Tributes to Dean Smith reverberated through CBS Sports Radio airwaves Monday, as former players and coaches shared their thoughts and feelings on the legendary North Carolina coach who passed away this past weekend at the age of 83.

Smith won two national championships at UNC, an Olympic gold medal at the 1976 Games in Montreal and retired as the winningest men’s basketball coach in Division I history.

“It’s an honor to speak about Coach Smith and his teachings, his legacy,” former UNC player and head coach Matt Doherty said on Tiki and Tierney. “It is inevitable to most people that know him and know the condition he was in – if any of us have elderly parents who were really just existing – it was time. And we know he’s in a better place right now because he was such a strong Christian.”

In his final years, Smith battled a condition that robbed him of his memory. Doherty said he hadn’t had a meaningful conversation with Smith in quite some time.

“Really, it was about five years ago,” he said. “In the last probably 3+ years, there wasn’t much interaction. People that would visit with them, he didn’t really recognize you. About five years ago when I last really saw him and had a meaningful conversation, I had to introduce myself to him. He didn’t recognize me at first. It was sad. It was sad to see.”

Doherty, 52, played for UNC from 1980 to 1984. He was a member of the 1982 team that won the national championship, this after a 19-year-old by the name of Michael Jordan hit a game-winning jumper to beat Georgetown.

“We had a reunion a couple years ago – a smaller one with the ’81-82 team,” Doherty said. “We were hoping he was going to be able to show, and he didn’t. So it was sad. It (was) time. He’s in a better place. And I’m sure his family is sad but relieved that he’s moved on.”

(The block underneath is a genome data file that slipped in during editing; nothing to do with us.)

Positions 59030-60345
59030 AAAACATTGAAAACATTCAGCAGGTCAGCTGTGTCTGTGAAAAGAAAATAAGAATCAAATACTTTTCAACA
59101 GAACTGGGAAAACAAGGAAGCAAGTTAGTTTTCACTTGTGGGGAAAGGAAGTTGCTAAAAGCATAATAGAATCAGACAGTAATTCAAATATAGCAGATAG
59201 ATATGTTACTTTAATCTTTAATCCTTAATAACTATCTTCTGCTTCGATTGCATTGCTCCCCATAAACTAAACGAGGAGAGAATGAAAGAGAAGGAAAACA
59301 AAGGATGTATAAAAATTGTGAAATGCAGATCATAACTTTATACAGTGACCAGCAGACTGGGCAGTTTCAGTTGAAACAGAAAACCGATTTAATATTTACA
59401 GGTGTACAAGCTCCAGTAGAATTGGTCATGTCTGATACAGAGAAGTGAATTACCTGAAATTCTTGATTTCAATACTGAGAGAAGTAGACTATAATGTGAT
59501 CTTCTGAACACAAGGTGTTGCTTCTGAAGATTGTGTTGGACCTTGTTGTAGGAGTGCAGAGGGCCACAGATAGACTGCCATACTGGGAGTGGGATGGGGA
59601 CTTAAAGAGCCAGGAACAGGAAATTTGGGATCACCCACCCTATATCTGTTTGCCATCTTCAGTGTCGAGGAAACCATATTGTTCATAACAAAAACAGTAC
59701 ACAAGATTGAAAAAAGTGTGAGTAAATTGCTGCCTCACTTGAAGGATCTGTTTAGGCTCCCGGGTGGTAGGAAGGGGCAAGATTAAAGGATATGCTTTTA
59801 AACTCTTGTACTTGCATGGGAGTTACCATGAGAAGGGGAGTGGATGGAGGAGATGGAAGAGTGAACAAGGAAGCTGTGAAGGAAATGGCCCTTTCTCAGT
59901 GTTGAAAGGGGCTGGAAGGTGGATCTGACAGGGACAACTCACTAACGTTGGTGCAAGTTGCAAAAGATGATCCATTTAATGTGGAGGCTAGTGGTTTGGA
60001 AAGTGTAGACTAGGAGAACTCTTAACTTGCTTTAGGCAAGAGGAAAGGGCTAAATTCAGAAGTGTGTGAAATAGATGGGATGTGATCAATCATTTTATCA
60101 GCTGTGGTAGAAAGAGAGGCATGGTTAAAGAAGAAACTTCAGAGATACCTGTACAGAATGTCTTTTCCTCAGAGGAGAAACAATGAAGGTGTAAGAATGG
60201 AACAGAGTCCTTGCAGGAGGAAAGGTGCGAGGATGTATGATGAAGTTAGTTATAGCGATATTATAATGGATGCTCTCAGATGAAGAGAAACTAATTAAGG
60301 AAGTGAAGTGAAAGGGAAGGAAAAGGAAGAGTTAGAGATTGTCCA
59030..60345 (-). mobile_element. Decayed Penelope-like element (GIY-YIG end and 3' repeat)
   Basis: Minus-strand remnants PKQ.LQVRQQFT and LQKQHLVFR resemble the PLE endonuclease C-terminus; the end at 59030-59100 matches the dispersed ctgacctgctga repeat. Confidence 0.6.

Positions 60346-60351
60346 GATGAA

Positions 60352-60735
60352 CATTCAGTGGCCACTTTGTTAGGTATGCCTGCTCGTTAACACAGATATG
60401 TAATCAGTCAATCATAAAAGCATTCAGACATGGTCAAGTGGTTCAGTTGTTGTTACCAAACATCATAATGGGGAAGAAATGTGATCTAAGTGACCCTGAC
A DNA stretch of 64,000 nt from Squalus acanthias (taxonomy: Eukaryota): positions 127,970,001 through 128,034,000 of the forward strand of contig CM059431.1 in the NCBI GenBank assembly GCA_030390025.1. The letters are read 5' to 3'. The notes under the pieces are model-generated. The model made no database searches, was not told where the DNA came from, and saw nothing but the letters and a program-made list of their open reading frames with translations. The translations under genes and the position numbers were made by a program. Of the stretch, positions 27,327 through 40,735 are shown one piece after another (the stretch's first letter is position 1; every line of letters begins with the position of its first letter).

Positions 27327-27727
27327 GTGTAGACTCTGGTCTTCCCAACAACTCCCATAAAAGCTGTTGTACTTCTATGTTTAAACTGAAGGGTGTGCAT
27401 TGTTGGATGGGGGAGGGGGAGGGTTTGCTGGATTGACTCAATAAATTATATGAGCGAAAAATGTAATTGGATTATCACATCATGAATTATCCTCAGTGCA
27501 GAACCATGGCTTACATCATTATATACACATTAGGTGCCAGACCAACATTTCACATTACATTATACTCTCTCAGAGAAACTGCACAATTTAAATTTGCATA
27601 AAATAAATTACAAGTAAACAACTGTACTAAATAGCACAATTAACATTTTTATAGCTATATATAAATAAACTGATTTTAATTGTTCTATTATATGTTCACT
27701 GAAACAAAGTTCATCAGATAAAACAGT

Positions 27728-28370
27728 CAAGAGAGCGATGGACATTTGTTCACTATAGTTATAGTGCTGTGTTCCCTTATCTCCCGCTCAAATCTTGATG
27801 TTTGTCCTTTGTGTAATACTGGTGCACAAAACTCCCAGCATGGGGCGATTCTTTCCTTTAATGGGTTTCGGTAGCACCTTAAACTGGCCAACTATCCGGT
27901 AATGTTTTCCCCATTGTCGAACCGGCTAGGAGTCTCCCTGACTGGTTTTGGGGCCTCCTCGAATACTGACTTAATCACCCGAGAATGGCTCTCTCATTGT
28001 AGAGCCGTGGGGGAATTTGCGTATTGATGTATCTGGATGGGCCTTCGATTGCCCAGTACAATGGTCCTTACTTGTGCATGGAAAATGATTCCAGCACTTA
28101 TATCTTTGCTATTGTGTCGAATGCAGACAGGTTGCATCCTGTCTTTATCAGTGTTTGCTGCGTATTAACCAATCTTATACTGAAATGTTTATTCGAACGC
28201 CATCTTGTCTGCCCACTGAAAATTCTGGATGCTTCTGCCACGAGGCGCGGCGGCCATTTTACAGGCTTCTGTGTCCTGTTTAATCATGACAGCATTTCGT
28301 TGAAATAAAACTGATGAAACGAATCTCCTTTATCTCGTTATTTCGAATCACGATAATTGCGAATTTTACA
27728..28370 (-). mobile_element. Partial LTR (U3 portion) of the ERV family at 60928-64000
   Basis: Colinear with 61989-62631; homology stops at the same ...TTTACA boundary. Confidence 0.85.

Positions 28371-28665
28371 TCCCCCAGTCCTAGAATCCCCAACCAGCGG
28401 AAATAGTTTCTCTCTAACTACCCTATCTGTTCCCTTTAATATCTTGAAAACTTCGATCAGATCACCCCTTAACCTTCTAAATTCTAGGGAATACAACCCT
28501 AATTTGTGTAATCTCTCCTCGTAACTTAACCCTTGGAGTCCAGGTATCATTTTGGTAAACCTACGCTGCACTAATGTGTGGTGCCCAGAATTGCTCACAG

Smith had a number of admirable traits – among them, humility.

“I think that he really did not like the attention, which is kind of interesting,” Doherty said. “For a guy who was such a public figure, who was the best at what he did in a state that was passionate about basketball, in a country that was passionate about college basketball, he never liked the attention.”

Doherty shared an anecdote to illustrate the point.

“We won the national championship in ’82,” he said, “and we’re all coming back on a plane and we had a big reception. Twenty-five thousand people greeted us at the football stadium. There were fans along the highway. He wasn’t with us. He decided to travel by himself, maybe with his wife. Maybe he went out recruiting. But he didn’t like the attention, and I think that was a big part of the program. He didn’t like players to bring attention to themselves, and that’s why he instilled things like pointing to the passer, giving credit for guys who set the screen – the little things that make up successful teams. You have to have stars. You have to have talent. But five guys working as one was really powerful, and he instilled that in us from day one.”


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